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Issue: Volume: 24 Issue: 9 (September 2001)

Interoperability: The Key to Collaboration




Tim Hickey

Manufacturing today requires a highly collaborative product creation environment to enable innovative and competitive products to be brought to market rapidly. The need for collaboration, or getting the necessary resources on board to simultaneously plan and complete a project and be the first to market, has caused the mechanical design process to shift. Globalization, the Internet, and ever-increasing competitive pres sures are driving manufacturers to seek and improve collaboration more than ever before-at all levels-be tween engineers, departments, suppliers, and even between companies that com pete one day and collaborate the next.

The challenge today in manufacturing is to create a highly integrated, real-time da ta-sharing product creation en vironment that is cost efficient, easily supportable and scalable, and does not sacrifice information security, data integrity, or user responsiveness. But the primary impediments to implementing collaborative environments are the closed software architectures and proprietary data formats of today's systems.




Indeed, users of product creation technology liken the pursuit of interoperability to that for the Holy Grail. It's typical for a manufacturer today to outsource the design of its products to external firms that use different CAD systems and therefore deliver surface data that cannot be edited by the manufacturer's own system. This means the manufacturer must manually recreate the data, wasting precious time and resources. This delay is incurred for every product revision initiated.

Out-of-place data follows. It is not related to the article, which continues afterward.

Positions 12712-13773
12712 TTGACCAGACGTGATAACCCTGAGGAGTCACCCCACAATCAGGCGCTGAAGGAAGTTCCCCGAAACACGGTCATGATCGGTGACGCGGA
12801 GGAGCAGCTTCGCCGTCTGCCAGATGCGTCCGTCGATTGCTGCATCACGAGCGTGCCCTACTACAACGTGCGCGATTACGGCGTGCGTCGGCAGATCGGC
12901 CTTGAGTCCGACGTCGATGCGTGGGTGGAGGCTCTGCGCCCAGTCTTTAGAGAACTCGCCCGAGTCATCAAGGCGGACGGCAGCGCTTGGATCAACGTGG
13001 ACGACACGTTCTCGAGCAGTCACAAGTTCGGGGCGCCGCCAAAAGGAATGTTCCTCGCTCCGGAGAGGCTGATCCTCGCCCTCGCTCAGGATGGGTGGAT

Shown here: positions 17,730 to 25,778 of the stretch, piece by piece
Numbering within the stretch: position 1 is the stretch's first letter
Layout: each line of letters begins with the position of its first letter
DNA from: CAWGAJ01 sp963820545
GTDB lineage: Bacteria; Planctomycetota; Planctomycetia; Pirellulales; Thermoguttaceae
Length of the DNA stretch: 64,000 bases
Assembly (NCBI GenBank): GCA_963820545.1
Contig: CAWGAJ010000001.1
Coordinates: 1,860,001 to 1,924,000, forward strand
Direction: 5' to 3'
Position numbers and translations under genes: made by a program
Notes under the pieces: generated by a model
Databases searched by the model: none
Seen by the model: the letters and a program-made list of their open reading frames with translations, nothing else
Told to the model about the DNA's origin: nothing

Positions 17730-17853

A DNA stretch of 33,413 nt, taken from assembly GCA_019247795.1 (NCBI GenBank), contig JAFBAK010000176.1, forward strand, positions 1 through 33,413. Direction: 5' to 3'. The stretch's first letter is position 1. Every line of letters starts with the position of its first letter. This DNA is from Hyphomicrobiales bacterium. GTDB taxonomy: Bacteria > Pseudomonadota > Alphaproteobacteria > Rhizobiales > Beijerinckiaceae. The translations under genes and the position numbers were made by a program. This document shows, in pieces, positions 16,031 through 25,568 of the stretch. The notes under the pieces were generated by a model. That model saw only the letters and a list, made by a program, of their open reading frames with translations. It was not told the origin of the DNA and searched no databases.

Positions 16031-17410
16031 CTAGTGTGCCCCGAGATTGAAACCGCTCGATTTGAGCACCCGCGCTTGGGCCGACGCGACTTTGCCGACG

Users of product creation technology have long implored solutions providers to open their systems. It now seems that interoperability is finally starting to win more than lip service from product-creation solution providers, after years of foot-dragging. At the same time, some independent startups appear poised to help users overcome what many view as the vendors' lock on their data.

PTC, UGS, and Spatial all unveiled initiatives this year, suggesting that interoperability, perhaps for the first time, is on the minds of vendors and users in equal measure. Particularly noteworthy was PTC's launch of Granite One, a licensable software development environment built on Pro/Engineer's core geometry, features, graphics, and data-exchange capabilities. What's groundbreaking about Granite One is that it is designed for exchange not just of geometry but also of model intelligence at the feature level-something not provided by traditional merchant modeling kernels. Gran ite One is meant to enable full bidirectional native-file interchange among CAD systems and applications built on Gran ite One, which includes Pro/ Engineer 2001. While initial adopters will principally be developers of Pro/E-complementary applications such as Moldflow Corp., Granite One's first licensee, PTC says it would be willing to license the technology even to direct competitors, providing they reciprocate.